Over and above acknowledging the cost benefits of product standardization, McDonalds has also harnessed its success by adapting its products to specific environments. This informs the company’s strategy of adopting different pricing strategies for various local markets. This entails selecting the right price for the right market. The underlying question here is how the company arrives at its pricing decision for each of its local markets. The company undertakes a rigorous pricing process for setting the price in every market. The six- step process includes 1) selecting the price objective, 2) determining demand for the products, 3) estimating costs, 4) analyzing the costs, prices, and offers of rivals, 5) Selecting a pricing method, and 6) Selecting a final price.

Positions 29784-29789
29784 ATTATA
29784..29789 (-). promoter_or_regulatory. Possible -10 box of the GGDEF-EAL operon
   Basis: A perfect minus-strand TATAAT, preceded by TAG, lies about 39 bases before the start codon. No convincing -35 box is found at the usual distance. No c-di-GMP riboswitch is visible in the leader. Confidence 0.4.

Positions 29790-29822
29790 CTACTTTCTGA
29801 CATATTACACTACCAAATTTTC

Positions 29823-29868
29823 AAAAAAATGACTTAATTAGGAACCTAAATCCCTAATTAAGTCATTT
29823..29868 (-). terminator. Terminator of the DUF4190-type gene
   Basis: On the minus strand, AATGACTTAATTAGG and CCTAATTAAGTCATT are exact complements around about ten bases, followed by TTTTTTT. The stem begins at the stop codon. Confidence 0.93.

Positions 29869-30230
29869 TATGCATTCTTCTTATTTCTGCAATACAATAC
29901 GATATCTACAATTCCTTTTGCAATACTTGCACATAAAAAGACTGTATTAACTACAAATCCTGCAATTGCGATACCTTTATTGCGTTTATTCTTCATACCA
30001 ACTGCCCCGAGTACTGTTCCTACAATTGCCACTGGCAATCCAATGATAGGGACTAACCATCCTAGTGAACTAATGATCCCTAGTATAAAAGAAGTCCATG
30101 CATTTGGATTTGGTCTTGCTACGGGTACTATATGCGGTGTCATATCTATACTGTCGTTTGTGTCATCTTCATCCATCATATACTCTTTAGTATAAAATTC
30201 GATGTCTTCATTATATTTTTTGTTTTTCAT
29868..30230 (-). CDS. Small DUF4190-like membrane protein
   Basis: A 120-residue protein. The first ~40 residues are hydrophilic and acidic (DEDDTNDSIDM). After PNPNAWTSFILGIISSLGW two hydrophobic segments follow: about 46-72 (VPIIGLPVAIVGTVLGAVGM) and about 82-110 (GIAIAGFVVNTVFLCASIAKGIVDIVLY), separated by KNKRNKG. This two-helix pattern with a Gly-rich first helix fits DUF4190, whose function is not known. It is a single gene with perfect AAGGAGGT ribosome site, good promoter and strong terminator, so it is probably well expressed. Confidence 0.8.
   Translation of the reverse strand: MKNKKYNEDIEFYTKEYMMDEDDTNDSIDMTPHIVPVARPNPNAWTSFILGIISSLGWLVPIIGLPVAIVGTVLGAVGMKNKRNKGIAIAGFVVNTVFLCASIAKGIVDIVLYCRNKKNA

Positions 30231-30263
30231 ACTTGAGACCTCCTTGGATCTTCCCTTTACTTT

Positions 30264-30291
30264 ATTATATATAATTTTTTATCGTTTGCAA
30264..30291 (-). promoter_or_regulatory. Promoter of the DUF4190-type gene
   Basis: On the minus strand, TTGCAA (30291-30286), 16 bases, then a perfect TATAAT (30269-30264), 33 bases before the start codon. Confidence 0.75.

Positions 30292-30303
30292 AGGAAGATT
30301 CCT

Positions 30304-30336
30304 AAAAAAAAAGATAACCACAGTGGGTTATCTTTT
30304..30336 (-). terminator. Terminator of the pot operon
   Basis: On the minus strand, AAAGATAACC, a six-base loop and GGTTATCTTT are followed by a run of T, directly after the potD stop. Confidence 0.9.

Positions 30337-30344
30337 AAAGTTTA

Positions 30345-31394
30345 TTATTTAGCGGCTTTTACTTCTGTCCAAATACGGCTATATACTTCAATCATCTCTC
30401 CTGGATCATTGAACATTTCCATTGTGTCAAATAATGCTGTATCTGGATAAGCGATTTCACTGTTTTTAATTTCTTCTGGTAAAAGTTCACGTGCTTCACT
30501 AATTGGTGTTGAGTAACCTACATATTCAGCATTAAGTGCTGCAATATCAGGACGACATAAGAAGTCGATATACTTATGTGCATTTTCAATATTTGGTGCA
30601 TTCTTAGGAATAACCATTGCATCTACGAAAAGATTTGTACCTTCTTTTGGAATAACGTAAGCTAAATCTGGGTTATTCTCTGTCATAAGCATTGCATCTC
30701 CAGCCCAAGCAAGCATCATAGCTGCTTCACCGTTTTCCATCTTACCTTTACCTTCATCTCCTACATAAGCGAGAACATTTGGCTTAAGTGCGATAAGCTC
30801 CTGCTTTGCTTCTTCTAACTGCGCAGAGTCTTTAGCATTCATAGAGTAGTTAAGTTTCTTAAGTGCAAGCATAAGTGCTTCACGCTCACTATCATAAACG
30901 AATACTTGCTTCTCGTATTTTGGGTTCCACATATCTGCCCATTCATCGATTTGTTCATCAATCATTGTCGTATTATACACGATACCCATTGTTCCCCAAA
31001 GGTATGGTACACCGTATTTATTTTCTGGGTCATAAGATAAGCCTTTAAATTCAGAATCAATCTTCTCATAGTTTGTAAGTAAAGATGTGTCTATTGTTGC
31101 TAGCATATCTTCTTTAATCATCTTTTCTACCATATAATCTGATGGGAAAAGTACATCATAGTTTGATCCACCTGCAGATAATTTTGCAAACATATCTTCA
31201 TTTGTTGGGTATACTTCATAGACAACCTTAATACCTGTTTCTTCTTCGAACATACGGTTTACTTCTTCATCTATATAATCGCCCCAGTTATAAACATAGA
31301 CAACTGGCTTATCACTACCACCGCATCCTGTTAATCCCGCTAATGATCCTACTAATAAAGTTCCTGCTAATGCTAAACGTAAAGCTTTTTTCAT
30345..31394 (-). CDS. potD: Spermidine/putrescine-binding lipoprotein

The goal of the company’s overall pricing strategy it to consolidate its market share. The company reviews the demand for their products in every country as the basis on which to set the price (Hastings, Kathryn, and Carol 158). Consider for instance the case of a Big Mac. Although the price of a Big Mac in the United States can be equated to just a wage of 14 minutes for a Chicago worker, the same meal could be a luxury in another country, say in Sub-Saharan Africa. The company therefore uses the consumer product price perception in every country to determine the price. The company will also consider the price offered by its competitors in every market to determine the most competitive price based on their product quality.